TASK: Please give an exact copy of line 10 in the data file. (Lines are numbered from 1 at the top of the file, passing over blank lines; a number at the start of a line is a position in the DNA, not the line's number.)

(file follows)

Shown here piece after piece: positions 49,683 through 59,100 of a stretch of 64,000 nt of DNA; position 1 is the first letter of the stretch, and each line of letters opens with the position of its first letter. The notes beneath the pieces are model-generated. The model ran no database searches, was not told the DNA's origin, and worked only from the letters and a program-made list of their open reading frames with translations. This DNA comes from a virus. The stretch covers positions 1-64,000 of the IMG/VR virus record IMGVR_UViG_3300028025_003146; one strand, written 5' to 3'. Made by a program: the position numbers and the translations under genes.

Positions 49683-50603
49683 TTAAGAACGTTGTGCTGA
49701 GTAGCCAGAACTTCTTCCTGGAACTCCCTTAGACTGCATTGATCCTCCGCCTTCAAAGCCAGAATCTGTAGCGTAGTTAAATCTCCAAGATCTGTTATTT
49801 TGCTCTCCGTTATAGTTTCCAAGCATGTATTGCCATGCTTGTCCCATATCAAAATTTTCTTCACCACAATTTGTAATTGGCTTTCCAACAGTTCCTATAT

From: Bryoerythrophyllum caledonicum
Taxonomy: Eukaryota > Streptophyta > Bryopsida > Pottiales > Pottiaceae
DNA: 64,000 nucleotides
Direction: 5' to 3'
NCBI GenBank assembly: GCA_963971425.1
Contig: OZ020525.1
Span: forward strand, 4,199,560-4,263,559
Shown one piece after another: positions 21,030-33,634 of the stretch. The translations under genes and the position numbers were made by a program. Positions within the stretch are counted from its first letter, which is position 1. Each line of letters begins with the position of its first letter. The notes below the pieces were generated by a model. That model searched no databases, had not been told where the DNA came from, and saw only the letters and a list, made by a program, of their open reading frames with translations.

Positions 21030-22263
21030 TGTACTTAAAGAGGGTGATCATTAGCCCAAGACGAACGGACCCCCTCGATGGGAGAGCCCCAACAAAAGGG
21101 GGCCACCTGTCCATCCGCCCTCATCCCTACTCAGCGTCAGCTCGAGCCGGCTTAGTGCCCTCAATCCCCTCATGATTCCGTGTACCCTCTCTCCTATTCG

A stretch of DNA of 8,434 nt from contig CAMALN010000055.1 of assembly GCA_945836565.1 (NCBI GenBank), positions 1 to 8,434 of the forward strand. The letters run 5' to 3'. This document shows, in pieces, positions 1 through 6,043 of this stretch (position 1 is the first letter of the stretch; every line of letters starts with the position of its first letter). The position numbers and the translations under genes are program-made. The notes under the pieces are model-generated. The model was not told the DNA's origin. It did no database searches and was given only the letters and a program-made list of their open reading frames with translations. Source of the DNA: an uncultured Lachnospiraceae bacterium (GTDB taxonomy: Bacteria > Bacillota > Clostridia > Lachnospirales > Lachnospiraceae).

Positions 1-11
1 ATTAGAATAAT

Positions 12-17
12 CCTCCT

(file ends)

NCBI GenBank assembly: GCA_963971425.1